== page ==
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Report warns of glyphosate ban cost

Banning chemical could cost British farmers almost £1 billion a year, according to new research, but cancer risk is disputed

Report warns of glyphosate ban cost

Monsanto's Roundup weed killer
Photo: Mike Mozart

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A ban on herbicides containing glyphosate could reduce farm output by almost £1 billion, a new report has claimed.

The study, released by economics research house Oxford Economics and agricultural consultancy The Andersons Centre, in partnership with the Crop Protection Association, highlights what it calls “the potentially devastating impact of a ban on common herbicides to the British economy and the agricultural sector.”

According to the report, an EU ban on the chemical could lead to a reduction in farm output of £940 million; a £193m drop in tax revenues generated by agriculture and its supply chain; a 20 per cent reduction in wheat production; and, potentially, an increase in food prices.

Without glyphosate – the active ingredient in Monsanto’s widely used Roundup herbicide – “modern British farming as we know it could disappear”, the report claims. 

Ian Mulheirn, director of consulting at Oxford Economics, commented: “Our report’s findings are very clear, a glyphosate ban will negatively impact UK GDP and agriculture, at a time of real uncertainty for British farmers.

“If glyphosate was not approved for use in the UK but remained available in the rest of the world, this would place domestic production at a considerable disadvantage. An EU-wide ban could even push up food prices for consumers.”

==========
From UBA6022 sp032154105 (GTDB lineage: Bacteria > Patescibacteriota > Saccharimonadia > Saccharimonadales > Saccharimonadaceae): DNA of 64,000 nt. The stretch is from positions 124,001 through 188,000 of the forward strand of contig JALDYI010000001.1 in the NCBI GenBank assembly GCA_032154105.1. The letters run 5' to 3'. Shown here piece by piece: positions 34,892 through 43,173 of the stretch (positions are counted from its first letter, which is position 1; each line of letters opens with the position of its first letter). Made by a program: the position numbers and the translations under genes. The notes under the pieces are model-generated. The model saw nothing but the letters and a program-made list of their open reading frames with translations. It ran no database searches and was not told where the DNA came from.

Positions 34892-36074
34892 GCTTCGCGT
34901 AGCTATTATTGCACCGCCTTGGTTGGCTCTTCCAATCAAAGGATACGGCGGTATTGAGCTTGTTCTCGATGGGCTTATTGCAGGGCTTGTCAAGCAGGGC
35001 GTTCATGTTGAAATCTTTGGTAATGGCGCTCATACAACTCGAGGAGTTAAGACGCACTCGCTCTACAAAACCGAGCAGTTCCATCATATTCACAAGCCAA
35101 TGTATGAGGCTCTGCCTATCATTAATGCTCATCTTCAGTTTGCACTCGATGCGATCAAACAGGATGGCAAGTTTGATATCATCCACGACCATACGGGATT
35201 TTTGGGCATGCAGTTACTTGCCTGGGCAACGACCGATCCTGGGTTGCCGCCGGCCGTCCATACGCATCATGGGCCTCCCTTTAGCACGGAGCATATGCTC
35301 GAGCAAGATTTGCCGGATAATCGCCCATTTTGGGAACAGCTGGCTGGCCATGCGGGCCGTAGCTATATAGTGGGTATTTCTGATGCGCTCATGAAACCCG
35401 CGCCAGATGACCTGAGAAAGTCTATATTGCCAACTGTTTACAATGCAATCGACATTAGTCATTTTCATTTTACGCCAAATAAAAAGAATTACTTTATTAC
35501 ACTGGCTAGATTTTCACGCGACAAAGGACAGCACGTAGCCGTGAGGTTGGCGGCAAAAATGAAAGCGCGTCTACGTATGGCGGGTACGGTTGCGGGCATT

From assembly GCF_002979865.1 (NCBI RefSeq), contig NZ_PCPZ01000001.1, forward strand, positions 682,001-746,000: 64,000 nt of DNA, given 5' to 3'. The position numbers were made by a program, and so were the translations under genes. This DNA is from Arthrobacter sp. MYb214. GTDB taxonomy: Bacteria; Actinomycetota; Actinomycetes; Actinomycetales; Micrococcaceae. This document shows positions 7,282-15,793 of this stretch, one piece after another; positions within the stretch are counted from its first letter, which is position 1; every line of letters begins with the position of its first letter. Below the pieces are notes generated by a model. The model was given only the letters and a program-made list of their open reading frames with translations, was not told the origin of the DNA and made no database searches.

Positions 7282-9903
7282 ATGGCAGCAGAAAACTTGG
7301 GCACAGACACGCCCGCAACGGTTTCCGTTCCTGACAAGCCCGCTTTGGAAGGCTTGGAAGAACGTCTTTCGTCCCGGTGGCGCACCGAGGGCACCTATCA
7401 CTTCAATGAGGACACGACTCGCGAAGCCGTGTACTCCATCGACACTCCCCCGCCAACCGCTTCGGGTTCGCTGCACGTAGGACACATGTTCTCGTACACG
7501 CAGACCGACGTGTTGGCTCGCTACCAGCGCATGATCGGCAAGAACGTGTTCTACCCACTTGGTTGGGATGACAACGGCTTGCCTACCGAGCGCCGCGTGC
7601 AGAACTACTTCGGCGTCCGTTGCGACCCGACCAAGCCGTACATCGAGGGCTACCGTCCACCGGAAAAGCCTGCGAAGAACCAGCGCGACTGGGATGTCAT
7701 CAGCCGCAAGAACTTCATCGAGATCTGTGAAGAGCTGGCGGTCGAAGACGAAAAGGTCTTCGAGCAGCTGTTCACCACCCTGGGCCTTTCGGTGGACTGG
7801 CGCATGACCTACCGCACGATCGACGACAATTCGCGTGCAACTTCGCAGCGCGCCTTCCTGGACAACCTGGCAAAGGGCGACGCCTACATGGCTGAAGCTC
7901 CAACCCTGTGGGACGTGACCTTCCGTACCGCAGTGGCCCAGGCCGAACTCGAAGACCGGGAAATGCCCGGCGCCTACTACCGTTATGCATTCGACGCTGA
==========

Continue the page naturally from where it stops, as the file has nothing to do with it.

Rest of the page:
The EU routinely reviews active ingredients in pesticides and member states could ban glyphosate by the end of 2017 if proposals to extend the chemical’s license by 10 years fall through.

The report claims that the “overwhelming majority of scientific evidence” proves glyphosate is safe, with the European Chemicals Agency, which advises the EU on chemical legislation, recently concluding it is not a carcinogen.

However leading US toxicologist Christopher Portier accused the EU of downplaying the cancer risk in an open letter to European Commission president Jean-Claude Juncker.

The scientist, a former associate director of the National Institute of Environmental Health Sciences (NIEHS) in the US, claims that eight instances of “significant increases in tumour response” were not included in the EU agencies’ assessments, for which rodents were tested for cancer after being exposed to glyphosate.

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